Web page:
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Influence of burning and grazing on soil nutrient properties and tree growth on a Georgia Coastal Plain site after 40 yearsAuthor(s): William H. McKee; Clifford E. Lewis
Source: Proceedings of the Second Biennial Southern Sivicultural Research Conference
Publication Series: Scientific Journal (JRNL)
Station: Southern Research Station
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DescriptionSoil analysis of a study area in the Coastal Plain of Georgia indicates that 40 years of grazing and prescribed burning have had no adverse effect on concentrations of total nitrogen, available phosphorus, exchangeable bases, or organic matter in mineral soil. Burning alone reduced organic matter and nutrients in the forest floor and tended to increase them in the surface 6 inches of mineral soil. Grazing did not affect soil nutrient properties nor did grazing interact significantly with prescribed burning. Results indicate that well-managed grazing in conjunction with prescribed burning has no adverse effects on site quality for longleaf-slash pine-wiregrass sites.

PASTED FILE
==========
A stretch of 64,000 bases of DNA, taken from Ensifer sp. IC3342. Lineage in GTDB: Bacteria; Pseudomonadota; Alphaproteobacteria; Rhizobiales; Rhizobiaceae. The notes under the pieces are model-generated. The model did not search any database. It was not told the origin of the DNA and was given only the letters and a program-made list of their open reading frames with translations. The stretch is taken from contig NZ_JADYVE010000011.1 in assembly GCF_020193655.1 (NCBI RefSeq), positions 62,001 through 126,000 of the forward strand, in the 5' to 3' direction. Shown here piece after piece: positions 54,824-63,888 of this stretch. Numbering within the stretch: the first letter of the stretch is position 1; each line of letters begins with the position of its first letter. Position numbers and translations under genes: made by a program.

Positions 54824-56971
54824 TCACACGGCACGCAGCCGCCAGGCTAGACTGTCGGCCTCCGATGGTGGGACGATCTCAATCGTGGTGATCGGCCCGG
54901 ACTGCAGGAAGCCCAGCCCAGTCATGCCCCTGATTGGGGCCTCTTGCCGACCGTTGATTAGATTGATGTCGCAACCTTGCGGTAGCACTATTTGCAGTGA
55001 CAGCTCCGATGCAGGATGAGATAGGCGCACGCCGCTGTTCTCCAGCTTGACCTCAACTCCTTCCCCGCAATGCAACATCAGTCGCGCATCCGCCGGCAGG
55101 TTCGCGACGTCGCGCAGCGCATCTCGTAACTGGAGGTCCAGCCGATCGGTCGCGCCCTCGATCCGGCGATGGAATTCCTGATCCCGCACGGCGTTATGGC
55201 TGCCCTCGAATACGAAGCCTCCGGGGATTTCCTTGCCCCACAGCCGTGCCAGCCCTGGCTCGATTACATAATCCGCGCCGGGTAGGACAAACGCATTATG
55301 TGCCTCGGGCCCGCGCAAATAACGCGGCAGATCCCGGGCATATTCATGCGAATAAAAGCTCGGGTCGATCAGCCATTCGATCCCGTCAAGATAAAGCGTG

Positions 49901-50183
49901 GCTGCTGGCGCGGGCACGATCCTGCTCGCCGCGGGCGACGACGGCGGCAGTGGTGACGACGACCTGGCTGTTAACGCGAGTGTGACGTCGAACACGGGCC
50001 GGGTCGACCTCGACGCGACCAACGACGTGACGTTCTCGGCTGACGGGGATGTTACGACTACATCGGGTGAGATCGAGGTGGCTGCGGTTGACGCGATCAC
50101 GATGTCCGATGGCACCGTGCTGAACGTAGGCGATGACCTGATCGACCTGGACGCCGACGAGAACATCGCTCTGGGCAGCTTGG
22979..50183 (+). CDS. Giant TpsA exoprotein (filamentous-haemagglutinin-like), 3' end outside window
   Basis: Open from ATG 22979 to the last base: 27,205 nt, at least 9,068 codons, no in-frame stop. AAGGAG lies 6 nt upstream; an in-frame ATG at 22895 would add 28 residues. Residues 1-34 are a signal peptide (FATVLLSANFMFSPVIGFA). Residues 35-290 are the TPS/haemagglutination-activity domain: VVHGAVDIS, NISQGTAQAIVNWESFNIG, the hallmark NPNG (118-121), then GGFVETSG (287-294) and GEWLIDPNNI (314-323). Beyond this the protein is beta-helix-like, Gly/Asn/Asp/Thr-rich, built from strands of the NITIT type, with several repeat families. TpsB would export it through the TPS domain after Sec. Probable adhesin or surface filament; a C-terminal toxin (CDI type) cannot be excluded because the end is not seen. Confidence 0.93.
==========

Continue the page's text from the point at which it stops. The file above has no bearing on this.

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CitationMcKee, William H.; Lewis, Clifford E. 1983. Influence of burning and grazing on soil nutrient properties and tree growth on a Georgia Coastal Plain site after 40 years. In: Proceedings of the Second Biennial Southern Sivicultural Research Conference; 1982 Nov. 4-5; Atlanta, GA: 79-86.
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